Hedgehog Drives the Church Bus?
I’ve been around enough contemporary churches to know that many of their leaders are drunk on business leadership books. Collins is near the top of their list. And though he doesn’t talk much about his religious beliefs, he’s a perennial speaker at Christian leadership conferences like Willow Creek’s Leadership Summit and Northpoint’s Catalyst. This follows a general trend of churches looking to the private sector for models and advice on how to run their organizations.
I’ve written before about my own fascination with leadership texts. Collins does not disappoint. From a leadership standpoint, he has some of the best applied research out there. But just how far does it apply? That’s where a lot of my frustrations begin: the misappropriation of business principles into churches.
Hear me loud and clear, I’m not saying that such principles can’t be applied in the governance of a church, I question whether or not they should be applied. I’ve no doubt that if a church were to conceive of itself as a bus with a well-reasoned hedgehog at the helm, it would see the kinds of flywheel revolutions Collins describes. Like I said, it’s good stuff.
Allow me to digress into a particular bone or two I have to pick with how I see Collins misapplied, then I’ll come back to this idea of the “oughtness” of applying business leadership principles carte blanche to local churches. First, the idea of Level 5 leaders in churches. Often, a lead pastor at a church will read Collins description of Level 5 leaders and too quickly jump to the conclusion that, due to their pious position, they qualify as one of those leaders. Likely, they’re Level 4 leaders. Most Level 5 leaders in church settings are not paid staff, rather they are what one church dubbed “high capacity volunteers.” Here are the descriptions of Level 5 and Level 4 leaders:
Level 5 leaders have “a paradoxical blend of personal humility and professional will … display a compelling modesty, are self-effacing and understated … look out the window to attribute success to factors other than themselves … attribute much of their success to good luck, rather than personal greatness” (Good to Great Kindle loc. 739-755)
In contrast, a Level 4 leader “catalyzes commitment to and vigorous pursuit of a clear and compelling vision, stimulating higher performance standards” (ibid., loc. 373). Not that being a Level 4 leader is too shabby! But for Collins’ principles to apply to an organization, it must have a Level 5 leader on the bus. Unfortunately, many churches are led by Level 4 leaders. Those leaders will never be able to attain the kind of greatness for their institution about which Collins writes. In the end, they will use the institution to serve their needs (be they financial, egoistic, etc.).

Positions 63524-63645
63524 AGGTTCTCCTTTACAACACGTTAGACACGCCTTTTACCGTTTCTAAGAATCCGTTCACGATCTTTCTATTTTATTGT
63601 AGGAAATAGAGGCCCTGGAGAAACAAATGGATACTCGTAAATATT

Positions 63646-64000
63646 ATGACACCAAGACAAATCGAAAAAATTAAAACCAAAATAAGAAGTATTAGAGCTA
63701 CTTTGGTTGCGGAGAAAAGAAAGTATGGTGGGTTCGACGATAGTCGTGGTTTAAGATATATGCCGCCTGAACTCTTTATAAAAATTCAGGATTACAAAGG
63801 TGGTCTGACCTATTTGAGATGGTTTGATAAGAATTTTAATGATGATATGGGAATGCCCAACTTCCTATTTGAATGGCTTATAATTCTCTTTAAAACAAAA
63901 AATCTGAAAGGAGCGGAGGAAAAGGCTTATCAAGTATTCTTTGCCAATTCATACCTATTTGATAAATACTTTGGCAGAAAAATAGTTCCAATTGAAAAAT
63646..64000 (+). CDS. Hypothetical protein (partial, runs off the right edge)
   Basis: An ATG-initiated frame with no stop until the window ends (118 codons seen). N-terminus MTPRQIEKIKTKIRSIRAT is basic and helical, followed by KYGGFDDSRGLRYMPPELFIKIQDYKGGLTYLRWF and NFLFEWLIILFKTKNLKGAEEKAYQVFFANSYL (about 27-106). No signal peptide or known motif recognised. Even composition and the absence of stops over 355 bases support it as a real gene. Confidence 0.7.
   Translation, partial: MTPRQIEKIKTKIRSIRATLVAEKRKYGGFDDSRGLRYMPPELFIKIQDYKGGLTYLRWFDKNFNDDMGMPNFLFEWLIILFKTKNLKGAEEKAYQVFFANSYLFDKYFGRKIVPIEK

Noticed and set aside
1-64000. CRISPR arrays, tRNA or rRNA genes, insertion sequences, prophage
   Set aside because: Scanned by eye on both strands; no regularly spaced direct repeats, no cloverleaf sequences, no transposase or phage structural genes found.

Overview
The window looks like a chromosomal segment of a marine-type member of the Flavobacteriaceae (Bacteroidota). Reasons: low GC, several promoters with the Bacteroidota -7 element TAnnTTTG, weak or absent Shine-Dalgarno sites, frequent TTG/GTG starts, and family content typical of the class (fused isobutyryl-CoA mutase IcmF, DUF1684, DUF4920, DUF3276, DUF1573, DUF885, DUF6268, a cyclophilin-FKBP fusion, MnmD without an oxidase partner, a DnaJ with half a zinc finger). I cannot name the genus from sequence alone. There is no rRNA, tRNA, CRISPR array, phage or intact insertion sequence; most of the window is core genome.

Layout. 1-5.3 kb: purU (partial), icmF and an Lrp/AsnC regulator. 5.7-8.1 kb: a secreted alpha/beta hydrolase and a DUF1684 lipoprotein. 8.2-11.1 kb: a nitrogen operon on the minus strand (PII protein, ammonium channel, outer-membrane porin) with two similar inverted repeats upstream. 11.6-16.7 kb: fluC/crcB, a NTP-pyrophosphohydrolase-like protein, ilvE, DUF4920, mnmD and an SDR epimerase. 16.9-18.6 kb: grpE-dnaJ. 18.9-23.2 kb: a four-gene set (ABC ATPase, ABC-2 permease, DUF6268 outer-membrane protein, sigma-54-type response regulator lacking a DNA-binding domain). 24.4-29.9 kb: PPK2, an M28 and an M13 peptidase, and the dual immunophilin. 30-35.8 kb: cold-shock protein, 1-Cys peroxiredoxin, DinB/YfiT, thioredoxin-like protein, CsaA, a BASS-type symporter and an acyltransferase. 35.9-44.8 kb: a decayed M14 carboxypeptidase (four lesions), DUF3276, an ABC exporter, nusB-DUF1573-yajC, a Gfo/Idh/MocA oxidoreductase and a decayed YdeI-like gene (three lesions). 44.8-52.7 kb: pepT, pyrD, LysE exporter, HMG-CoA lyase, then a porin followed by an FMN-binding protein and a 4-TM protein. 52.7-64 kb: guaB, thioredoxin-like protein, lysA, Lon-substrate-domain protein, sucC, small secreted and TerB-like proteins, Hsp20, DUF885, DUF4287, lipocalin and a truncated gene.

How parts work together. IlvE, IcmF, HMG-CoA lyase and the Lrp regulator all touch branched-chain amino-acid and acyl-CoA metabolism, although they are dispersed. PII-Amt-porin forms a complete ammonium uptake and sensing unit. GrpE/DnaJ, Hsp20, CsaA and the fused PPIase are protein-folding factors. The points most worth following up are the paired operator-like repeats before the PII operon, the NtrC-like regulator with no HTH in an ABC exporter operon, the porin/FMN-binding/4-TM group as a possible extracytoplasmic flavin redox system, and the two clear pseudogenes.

Then there is the relationship of the Leader to the bus. Collins’ second principle (after Level 5 leadership) is that more important than what an organization does, it who is doing it. Great businesses find the best people and the create space for them to be amazing. He calls this getting the right people in the right seats on the bus. Yup. I agree. But here’s where it gets misapplied again by Level 4 leaders. They think that the right seat for them on the bus is the driver’s seat. Nope. Not so. Front row probably, but a Level 5 leader would know that the driver’s seat is not occupied by a person at all. It’s occupied by a hedgehog.
At this point, if you haven’t read the book or aren’t familiar with Collins imagery, I risk losing you. “Hedgehog” is what Collins uses to refer to the core thing that an business is best at doing. It is the convergence of what that business is deeply passionate about, what it can be best in the world at, and what drives its economic engine. Knowing what one’s hedgehog is allows a business the freedom to make quick focused decisions on what to fund and what to pass over. It is the hedgehog, not the leader, that really steers the bus. Level 5 leaders know this because they sit right next to that hedgehog, they know it well, they can see out the windshield at what’s coming up ahead.